Original Research ARTICLE
The effects of ability and effort praise on children’s failure attribution, self-handicapping, and performance
- 1Capital Normal University, China
- 2Beijing Normal University, China
- 3Zhejiang University, China
Previous research has suggested that children praised for ability are more likely to attribute their failure to low-ability compared to those praised for effort. However, Self-worth Theory suggests that when individuals’ self-worth is threatened, protection strategies such as self-serving attributional strategy and self-handicapping would be adopted. In the perspective of Self-worth Theory, the current study investigated how ability and effort praise influenced children’s failure attribution, self-handicapping and their subsequent performance compared to simple informational feedback. Fifth graders (N = 103, average age = 11.2 years, SD = 0.71) were randomly assigned to three conditions of different feedbacks. Results revealed that children praised for ability were more likely to attribute their subsequent failure to non-ability factors and show more claimed and behavioral self-handicapping than children praised for effort and in control conditions. As the behavioral self-handicapping created actual obstacles, children praised for ability made significantly less improvement in the performance than those in other two groups. In addition, the current study showed that children praised for effort also adopted the claimed self-handicapping and defensive attributional strategy compared to those in no-praise condition. Results indicated that parents and teachers should haphazardly administer praises, especially ability praise. Implications for parents, teachers and the further researches, including the replication of this study in diverse cultural settings, conditions of effort praise and effects of other type of praises, are discussed.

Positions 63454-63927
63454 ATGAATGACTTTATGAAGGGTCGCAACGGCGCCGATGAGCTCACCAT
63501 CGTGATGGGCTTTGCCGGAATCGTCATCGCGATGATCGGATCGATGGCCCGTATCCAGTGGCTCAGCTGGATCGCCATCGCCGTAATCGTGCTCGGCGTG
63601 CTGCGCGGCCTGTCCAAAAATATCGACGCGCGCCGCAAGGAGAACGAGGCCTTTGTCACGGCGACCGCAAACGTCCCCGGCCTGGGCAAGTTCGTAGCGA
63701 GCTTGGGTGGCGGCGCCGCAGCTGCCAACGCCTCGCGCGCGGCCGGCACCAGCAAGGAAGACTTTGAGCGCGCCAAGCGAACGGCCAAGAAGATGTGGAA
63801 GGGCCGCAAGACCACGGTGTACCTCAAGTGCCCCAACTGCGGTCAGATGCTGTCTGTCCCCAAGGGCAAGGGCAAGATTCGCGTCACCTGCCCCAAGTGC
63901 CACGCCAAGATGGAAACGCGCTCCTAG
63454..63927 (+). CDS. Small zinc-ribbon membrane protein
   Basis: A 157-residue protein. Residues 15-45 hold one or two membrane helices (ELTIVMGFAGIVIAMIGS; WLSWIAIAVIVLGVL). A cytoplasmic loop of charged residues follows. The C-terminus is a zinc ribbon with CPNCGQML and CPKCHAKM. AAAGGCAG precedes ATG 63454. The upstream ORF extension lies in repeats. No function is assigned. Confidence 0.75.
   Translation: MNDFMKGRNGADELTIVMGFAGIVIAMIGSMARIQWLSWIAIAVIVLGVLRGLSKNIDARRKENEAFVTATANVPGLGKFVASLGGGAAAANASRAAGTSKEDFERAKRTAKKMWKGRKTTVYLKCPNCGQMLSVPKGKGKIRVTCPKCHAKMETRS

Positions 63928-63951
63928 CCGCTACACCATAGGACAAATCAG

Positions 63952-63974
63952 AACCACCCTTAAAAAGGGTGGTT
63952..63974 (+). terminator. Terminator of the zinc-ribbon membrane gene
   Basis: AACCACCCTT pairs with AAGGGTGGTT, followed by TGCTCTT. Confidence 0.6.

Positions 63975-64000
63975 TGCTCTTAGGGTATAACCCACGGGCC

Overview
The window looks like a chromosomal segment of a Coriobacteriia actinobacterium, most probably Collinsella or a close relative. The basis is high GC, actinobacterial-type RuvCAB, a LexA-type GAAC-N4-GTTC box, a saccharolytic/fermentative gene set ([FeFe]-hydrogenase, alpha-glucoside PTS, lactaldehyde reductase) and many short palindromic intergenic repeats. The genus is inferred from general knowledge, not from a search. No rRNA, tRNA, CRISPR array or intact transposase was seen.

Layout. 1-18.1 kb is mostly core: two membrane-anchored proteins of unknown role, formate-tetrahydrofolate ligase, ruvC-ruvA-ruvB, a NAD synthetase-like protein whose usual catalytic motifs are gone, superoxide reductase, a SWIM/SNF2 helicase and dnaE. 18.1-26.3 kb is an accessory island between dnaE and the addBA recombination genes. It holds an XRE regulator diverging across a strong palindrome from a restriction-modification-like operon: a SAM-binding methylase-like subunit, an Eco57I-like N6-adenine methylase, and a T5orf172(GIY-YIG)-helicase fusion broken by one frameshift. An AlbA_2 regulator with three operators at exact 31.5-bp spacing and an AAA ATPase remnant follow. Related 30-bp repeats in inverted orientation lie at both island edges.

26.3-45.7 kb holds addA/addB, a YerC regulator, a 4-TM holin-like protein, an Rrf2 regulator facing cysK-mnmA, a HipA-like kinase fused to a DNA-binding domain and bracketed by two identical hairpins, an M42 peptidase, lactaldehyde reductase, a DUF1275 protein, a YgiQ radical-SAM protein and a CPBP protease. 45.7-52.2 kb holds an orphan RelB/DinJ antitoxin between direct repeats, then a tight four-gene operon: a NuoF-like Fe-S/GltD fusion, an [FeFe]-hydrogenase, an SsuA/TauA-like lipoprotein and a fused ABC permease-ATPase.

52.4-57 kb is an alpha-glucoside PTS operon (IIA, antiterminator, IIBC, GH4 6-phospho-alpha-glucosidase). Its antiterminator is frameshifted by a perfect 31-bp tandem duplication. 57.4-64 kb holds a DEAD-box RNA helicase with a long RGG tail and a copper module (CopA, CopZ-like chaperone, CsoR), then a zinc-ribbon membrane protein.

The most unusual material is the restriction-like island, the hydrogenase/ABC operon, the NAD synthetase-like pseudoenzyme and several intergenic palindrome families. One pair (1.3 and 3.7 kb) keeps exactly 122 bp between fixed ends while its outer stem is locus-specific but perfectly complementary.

Keywords: Praise, ability, effort, failure attribution, self-handicapping.
Received: 16 Oct 2017;
Accepted: 13 Sep 2018.
Edited by:Jesus De La Fuente, Universidad de Navarra, Spain
Reviewed by:Ove E. Hatlevik, OsloMet – Oslo Metropolitan University, Norway
JESÚS NICASIO GARCÍA SÁNCHEZ, Universidad de León, Spain
Copyright: © 2018 Xing, Gao, Jiang, Archer and Liu. This is an open-access article distributed under the terms of the Creative Commons Attribution License (CC BY). The use, distribution or reproduction in other forums is permitted, provided the original author(s) and the copyright owner(s) are credited and that the original publication in this journal is cited, in accordance with accepted academic practice. No use, distribution or reproduction is permitted which does not comply with these terms.
* Correspondence: Dr. Xia Liu, Beijing Normal University, Beijing, China, firstname.lastname@example.org